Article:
Consequently, by referring to the above-mentioned, the Respondent should be considered to have registered and to be using the disputed domain name in bad faith.
The Respondent did not reply to the Complainant’s contentions.
6. Discussion and Findings
A. Identical or Confusingly Similar
The Complainant has registered trademarks under, for instance, number1018875 in United States. The trademark includes LEGO as principal part and was registered in 1975.
The Complainant’s trademark LEGO has been well known worldwide before the disputed domain name was registered on January 16, 2013.
The disputed domain name consists of the word LEGO, the word “olympics” and the top-level domain (ctld) “.com”. The word “lego” is identical to the Complainant’s trademark. The word “olympics” is well known to mean the world famous athletic meetings held every four years. It is also used generally to refer to a competition relating to a specific subject, for example mathematics. Accordingly, combined with the word “lego”, the disputed domain name suggests a competition of works of LEGO. Therefore, addition of the word “olympics” does not detract the similarity. And the addition of the top-level domain (ctld) “.com” does not have any impact on the overall impression of the dominant portion of the disputed domain name.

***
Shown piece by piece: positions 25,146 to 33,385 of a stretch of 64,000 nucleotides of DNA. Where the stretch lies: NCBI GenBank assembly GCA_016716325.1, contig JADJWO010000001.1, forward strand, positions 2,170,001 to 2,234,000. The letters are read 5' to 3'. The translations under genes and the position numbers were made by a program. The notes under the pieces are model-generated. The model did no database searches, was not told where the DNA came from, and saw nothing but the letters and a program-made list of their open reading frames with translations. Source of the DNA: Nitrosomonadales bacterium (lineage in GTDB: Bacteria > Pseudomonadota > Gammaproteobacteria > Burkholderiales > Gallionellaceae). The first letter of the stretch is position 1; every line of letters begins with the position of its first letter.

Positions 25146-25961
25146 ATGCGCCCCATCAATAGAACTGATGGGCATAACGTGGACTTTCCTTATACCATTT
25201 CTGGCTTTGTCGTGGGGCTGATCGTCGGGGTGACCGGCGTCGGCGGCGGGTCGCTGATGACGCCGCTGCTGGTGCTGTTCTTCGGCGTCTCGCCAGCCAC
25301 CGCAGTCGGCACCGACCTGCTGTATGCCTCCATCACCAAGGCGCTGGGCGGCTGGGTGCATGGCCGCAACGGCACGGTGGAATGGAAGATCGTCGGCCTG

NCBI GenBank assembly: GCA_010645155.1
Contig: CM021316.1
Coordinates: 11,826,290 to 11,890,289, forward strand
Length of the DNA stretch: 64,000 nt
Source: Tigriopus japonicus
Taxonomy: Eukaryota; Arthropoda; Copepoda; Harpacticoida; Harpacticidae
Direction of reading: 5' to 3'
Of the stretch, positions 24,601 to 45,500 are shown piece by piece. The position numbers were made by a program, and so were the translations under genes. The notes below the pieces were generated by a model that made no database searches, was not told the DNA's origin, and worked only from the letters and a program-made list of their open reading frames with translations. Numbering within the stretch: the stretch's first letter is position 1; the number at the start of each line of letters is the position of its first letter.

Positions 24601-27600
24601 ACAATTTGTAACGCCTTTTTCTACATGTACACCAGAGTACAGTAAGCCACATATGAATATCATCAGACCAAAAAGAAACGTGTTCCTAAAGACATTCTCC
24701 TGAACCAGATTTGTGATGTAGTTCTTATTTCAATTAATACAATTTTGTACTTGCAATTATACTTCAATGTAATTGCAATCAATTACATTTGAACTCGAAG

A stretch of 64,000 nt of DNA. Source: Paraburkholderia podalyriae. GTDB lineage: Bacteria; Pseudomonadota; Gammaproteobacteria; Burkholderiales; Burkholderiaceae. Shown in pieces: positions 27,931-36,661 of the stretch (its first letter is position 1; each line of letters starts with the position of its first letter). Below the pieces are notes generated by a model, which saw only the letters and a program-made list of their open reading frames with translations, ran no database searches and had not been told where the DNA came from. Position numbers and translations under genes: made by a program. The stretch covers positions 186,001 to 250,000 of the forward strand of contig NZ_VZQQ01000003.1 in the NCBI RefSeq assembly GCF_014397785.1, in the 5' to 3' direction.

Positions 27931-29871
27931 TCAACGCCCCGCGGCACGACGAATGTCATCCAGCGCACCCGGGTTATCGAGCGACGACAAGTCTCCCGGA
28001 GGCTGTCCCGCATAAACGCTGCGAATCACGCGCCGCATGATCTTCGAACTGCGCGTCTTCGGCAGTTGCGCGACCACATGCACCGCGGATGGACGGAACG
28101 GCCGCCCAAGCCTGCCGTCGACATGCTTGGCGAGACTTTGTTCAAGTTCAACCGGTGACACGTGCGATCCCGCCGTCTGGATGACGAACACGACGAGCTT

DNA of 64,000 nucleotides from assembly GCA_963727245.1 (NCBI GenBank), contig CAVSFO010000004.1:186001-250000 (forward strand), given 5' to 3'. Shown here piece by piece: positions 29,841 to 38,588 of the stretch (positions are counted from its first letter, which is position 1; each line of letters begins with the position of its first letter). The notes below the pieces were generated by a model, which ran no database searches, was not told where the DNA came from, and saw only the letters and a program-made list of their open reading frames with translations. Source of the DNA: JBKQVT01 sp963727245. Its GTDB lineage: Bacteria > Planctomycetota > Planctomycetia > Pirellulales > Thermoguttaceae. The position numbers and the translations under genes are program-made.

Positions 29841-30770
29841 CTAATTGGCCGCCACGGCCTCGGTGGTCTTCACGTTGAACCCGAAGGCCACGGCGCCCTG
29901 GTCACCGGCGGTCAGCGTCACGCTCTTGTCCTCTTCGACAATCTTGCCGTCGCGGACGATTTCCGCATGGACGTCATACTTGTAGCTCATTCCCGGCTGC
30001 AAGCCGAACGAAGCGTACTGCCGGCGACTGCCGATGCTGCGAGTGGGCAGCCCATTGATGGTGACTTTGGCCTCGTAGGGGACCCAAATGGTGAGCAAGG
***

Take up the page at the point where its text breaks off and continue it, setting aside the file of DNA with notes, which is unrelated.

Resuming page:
Therefore, the Panel concludes that the disputed domain name is confusingly similar to the Complainant’s trademark because the disputed domain name incorporates the Complainant’s trademark in its entirety and said suffix does not detract the similarity.
B. Rights or Legitimate Interests
No license or authorization of any kind has been given by the Complainant to the Respondent, to use the trademark LEGO.